What to do about head lice. Did you know that Humans share their homes with hundreds of species of flies, spiders, beetles, lice and other arthropods? A new US study reports that there were more than 100 species of arthropods per house. “Basically, we are all are living with lice” said Michelle Trautwein, an entomologist at the California Academy of Sciences, although she was referring to the ubiquitous booklice, a distant cousin of head lice.
What to do about head lice. With a few swiffer swipes and lysol squirts, we believe we can rid our homes of all living things. This is simply not not true. Many varieties of arthropods have been coexisting with humans ever since we started to live in manmade structures. The vast majority of these critters are completely harmless to humans. Most of these arthropods are unknown to us, unless they become classified as “pests”. “Pests” warrant attention from the chemical-laden pest removal industry.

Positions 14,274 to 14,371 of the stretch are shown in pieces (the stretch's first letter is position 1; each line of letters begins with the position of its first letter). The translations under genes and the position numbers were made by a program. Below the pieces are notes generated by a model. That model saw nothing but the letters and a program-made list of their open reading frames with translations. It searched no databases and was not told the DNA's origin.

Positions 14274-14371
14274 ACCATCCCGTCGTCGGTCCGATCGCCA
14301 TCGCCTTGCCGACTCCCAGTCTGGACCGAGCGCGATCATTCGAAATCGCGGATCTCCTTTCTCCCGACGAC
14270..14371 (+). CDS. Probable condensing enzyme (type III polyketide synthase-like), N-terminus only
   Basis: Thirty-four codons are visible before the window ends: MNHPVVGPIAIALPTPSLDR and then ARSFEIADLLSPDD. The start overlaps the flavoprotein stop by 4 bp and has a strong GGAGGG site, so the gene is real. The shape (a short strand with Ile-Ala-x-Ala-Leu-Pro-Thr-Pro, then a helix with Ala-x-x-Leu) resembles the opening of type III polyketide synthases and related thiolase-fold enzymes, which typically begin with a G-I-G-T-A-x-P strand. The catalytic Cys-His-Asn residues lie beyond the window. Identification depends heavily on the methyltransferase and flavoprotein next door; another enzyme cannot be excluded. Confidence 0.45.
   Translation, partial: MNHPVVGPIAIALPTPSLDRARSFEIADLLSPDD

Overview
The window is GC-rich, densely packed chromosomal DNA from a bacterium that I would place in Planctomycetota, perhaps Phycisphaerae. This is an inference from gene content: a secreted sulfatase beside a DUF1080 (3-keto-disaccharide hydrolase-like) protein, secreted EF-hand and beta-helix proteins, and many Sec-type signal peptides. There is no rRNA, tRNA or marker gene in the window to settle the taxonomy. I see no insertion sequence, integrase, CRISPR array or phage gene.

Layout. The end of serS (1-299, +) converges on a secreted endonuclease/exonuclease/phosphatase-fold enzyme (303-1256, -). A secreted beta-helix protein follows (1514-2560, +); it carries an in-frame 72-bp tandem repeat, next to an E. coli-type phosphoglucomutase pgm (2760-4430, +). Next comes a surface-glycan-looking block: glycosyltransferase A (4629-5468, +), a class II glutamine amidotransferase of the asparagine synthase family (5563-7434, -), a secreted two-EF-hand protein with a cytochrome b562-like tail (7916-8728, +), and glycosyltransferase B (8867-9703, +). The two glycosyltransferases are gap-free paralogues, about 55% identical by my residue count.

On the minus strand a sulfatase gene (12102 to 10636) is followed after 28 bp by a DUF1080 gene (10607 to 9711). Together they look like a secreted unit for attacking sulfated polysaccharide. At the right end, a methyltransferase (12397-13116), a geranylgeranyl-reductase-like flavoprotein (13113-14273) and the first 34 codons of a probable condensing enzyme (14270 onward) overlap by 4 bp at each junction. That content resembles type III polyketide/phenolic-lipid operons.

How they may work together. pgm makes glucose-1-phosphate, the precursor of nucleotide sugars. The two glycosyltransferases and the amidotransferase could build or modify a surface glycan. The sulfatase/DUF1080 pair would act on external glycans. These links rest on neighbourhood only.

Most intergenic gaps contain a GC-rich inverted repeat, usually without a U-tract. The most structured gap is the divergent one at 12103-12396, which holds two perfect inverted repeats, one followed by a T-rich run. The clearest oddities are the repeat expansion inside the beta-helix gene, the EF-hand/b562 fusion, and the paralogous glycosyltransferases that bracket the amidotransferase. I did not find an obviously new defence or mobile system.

Chasing Dirt The American Pursuit of Cleanliness by SueEllen Hoy describes the history of the pursuit of cleanliness in the United States during the last 150 years. She argues that the pursuit of cleanliness has been closely tied to class. After the Civil War Americans had a reputation for being dirty and unhealthy. Images of being dirty and unwashed were tied to poor health and being lower class. Indeed during the early part of the 20th century, before running water, impoverished immigrants in large cities lived in filthy disease-infested conditions. “We see how cleanliness gradually shifted from a way to prevent disease to a way to assimilate, to become American”. In the 1950s “working men and women were taught by Madison Avenue executives how to cleanse themselves and become part of the increasingly sweatless, odorless, and successful middle class”